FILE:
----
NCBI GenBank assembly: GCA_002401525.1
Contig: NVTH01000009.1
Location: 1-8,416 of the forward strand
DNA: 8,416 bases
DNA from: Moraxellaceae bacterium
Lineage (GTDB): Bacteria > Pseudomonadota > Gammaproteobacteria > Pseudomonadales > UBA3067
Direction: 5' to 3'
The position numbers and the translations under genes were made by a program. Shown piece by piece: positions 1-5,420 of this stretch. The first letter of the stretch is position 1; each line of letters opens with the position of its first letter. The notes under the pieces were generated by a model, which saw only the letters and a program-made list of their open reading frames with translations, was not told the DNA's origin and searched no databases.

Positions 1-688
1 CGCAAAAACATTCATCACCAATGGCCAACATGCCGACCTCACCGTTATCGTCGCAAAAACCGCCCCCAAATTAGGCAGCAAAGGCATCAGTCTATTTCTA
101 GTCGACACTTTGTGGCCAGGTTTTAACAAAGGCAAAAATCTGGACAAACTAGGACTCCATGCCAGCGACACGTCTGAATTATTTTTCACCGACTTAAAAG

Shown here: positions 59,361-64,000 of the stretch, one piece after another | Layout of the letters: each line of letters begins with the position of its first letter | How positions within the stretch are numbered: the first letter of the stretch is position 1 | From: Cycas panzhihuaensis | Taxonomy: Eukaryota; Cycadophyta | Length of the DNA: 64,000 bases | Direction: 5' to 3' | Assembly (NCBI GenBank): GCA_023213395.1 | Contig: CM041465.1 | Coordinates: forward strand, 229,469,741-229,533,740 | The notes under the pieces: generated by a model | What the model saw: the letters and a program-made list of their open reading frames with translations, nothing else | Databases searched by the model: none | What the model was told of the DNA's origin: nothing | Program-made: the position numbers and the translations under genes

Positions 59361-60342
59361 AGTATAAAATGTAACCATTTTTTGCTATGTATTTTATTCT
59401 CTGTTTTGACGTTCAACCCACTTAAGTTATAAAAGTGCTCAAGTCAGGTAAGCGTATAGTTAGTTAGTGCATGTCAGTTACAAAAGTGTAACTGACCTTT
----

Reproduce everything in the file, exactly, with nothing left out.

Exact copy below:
NCBI GenBank assembly: GCA_002401525.1
Contig: NVTH01000009.1
Location: 1-8,416 of the forward strand
DNA: 8,416 bases
DNA from: Moraxellaceae bacterium
Lineage (GTDB): Bacteria > Pseudomonadota > Gammaproteobacteria > Pseudomonadales > UBA3067
Direction: 5' to 3'
The position numbers and the translations under genes were made by a program. Shown piece by piece: positions 1-5,420 of this stretch. The first letter of the stretch is position 1; each line of letters opens with the position of its first letter. The notes under the pieces were generated by a model, which saw only the letters and a program-made list of their open reading frames with translations, was not told the DNA's origin and searched no databases.

Positions 1-688
1 CGCAAAAACATTCATCACCAATGGCCAACATGCCGACCTCACCGTTATCGTCGCAAAAACCGCCCCCAAATTAGGCAGCAAAGGCATCAGTCTATTTCTA
101 GTCGACACTTTGTGGCCAGGTTTTAACAAAGGCAAAAATCTGGACAAACTAGGACTCCATGCCAGCGACACGTCTGAATTATTTTTCACCGACTTAAAAG

Shown here: positions 59,361-64,000 of the stretch, one piece after another | Layout of the letters: each line of letters begins with the position of its first letter | How positions within the stretch are numbered: the first letter of the stretch is position 1 | From: Cycas panzhihuaensis | Taxonomy: Eukaryota; Cycadophyta | Length of the DNA: 64,000 bases | Direction: 5' to 3' | Assembly (NCBI GenBank): GCA_023213395.1 | Contig: CM041465.1 | Coordinates: forward strand, 229,469,741-229,533,740 | The notes under the pieces: generated by a model | What the model saw: the letters and a program-made list of their open reading frames with translations, nothing else | Databases searched by the model: none | What the model was told of the DNA's origin: nothing | Program-made: the position numbers and the translations under genes

Positions 59361-60342
59361 AGTATAAAATGTAACCATTTTTTGCTATGTATTTTATTCT
59401 CTGTTTTGACGTTCAACCCACTTAAGTTATAAAAGTGCTCAAGTCAGGTAAGCGTATAGTTAGTTAGTGCATGTCAGTTACAAAAGTGTAACTGACCTTT